Originally published in 1998 as » Daily Drawing Nr. 31

Again, one picture back in time. This one is done right before the one presented yesterday. People crowd the canvas. Steep high format. You might not notice from that bad, small scan, but there is a snake there sneaking around the head of the hero, and a dark green beast sitting on his shoulder, being caressed by the young blonde, and it is not a dragon, not a devil’s dog, it is a cat.

This cat is very much catlike. One of the wonders of this world: Everything is extremely specific in each of its appearances, you know at once what is is, or rather: Your right brain knows it.

You only see the shadow or the silhouette or even a part of the object and you know: That’s it. You can even go ahead and distort it, as is the essence of caricature, and still you know for sure: This is characteristic and specific for that.

In fact, you can produce pleasure by exaggerating or inventing different forms for known objects, and this is done every day by our cartoonists who in turn earn their income in doing so because people like to see it, proving my point.

Here is an example from » Ted Goff: Nobody looks like these people, but that’s just the point.

Modern art has pulled much strength from inventing forms, much more than old art. Well, this is not really true. I have to restrict this statement to art from the renaissance to the end of the 19th century. Egyptian art is not at all realistic and has invented powerful forms for all sorts of objects. Medieval art has invented powerful forms mostly for religious topics. Eastern art has developed Icons, Far East art is especially known in the western world through Japanese woodcuts, influencing Western art since the end of the last century.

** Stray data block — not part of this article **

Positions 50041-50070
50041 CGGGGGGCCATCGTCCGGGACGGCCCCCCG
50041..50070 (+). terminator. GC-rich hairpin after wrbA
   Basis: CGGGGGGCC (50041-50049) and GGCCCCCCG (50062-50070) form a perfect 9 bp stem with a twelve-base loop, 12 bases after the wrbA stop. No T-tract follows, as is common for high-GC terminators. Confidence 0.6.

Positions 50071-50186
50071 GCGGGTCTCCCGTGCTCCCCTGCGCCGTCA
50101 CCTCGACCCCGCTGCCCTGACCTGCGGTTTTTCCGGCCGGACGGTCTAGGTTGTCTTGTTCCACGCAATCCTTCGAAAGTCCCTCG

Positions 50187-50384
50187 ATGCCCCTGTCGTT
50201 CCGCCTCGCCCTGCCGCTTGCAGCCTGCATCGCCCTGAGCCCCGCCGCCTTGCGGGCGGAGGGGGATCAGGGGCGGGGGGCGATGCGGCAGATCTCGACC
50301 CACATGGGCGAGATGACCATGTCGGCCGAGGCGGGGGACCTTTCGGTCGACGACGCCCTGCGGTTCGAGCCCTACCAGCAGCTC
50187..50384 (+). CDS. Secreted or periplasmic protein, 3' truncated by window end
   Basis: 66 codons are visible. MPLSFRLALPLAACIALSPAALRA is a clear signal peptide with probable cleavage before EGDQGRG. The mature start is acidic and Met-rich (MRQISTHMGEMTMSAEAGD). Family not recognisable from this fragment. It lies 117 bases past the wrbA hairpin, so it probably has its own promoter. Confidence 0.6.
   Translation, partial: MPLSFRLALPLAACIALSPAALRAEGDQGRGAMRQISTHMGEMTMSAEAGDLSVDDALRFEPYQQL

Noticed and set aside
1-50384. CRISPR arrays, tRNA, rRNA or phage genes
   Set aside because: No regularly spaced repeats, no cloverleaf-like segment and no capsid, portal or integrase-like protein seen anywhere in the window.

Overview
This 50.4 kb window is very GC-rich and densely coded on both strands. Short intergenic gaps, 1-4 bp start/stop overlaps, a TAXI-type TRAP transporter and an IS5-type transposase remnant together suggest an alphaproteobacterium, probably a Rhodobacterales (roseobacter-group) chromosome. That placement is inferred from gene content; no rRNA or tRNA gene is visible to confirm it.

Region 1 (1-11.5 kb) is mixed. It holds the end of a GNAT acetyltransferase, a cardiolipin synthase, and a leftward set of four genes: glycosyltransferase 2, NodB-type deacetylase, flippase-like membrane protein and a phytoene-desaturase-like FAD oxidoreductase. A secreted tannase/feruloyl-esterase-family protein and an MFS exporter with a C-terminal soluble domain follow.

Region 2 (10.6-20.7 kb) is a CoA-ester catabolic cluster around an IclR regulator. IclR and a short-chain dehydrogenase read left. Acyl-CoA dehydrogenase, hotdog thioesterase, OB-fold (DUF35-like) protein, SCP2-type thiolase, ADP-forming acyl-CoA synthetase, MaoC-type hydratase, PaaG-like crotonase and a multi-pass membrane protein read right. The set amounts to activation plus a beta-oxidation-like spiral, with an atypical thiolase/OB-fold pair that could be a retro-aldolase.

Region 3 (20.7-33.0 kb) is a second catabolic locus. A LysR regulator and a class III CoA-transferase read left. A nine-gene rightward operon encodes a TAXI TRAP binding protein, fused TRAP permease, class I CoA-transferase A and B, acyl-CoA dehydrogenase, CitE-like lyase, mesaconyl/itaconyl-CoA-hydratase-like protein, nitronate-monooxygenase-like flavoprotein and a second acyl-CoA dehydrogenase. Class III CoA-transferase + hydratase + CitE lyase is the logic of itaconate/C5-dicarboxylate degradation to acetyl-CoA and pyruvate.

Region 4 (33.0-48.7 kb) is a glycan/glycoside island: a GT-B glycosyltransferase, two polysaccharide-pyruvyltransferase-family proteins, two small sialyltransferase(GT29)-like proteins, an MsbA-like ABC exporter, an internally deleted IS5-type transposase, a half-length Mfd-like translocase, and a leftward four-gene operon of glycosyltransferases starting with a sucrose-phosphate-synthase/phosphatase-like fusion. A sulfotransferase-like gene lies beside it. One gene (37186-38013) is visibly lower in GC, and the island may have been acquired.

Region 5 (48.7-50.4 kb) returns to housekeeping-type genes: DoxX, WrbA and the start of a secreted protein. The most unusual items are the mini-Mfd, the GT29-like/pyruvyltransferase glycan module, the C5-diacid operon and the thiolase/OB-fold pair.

Of course, realistic art invents forms, too, and you can study the variety of forms at any gathering of people. At Sundays, when I push the wheel chair of my father through the park of the spa he lives, I enjoy greatly all those faces and bodies I can see there.

There is a drawing of Leonardo da Vinci that comes to mind where he studies extreme faces, but I couldn’t find it in my library, so I looked at Mark Harden’s Artchive, but he didn’t have it either, but Carol Gerten had a study sufficient to prove my point (click on image to get Carol’s online blowup).

In » Art Journal 1.3 and » Art Journal 1.4 I talk at length about distortions used in traditional art and what can be achieved through it, so nothing is really new and alien. Forms are used to attract attention, and inventing forms is fun and interesting, even the industry knows it and spends a lot of money on design because design sells.

Now let’s get back to the cat in our image. When I scanned all my works for reference I began categorizing, too. There is a category animals with a subcategory cats. This is interesting. With such a categorization you can see when a certain motif turns up the first time, how it is used later on etc. There are three paintings with a cat, this is the last and most realistic. The first is just a silhouette, the second a fairy tale animal assisting a fortune-teller, as it seems. Remember, I am not inventing and illustrating as could be assumed with this woman, I watch as pictures come and am surprised as you are.

This last cat is sketched no more at will as anything else. Compared to the next two pictures shown with » Daily Drawing 1.29 and » 1.30, it is safe to assume that it represents something similar to the dragon or devil’s dog.

But what I am aiming at this morning all the time is the following observation: You presumably know by now that I admire Max Beckmann very much. He used cats in his paintings, too, and it is very strange that all his cats have to be labeled as cats. You wonder what this might be, and after some contemplation you convince yourself that he must have meant a cat, but this cat or whatever it might be has not much catlike at all. I’ll give you two examples, clippings from images to be seen in full size online by clicking on the image while online:

The first looks rather like a green monkey, the second is hardly to be recognized as cat at all. When I observed this during an exhibition centering around his famous masterpiece “The Night” in Duesseldorf, I wondered what this could mean.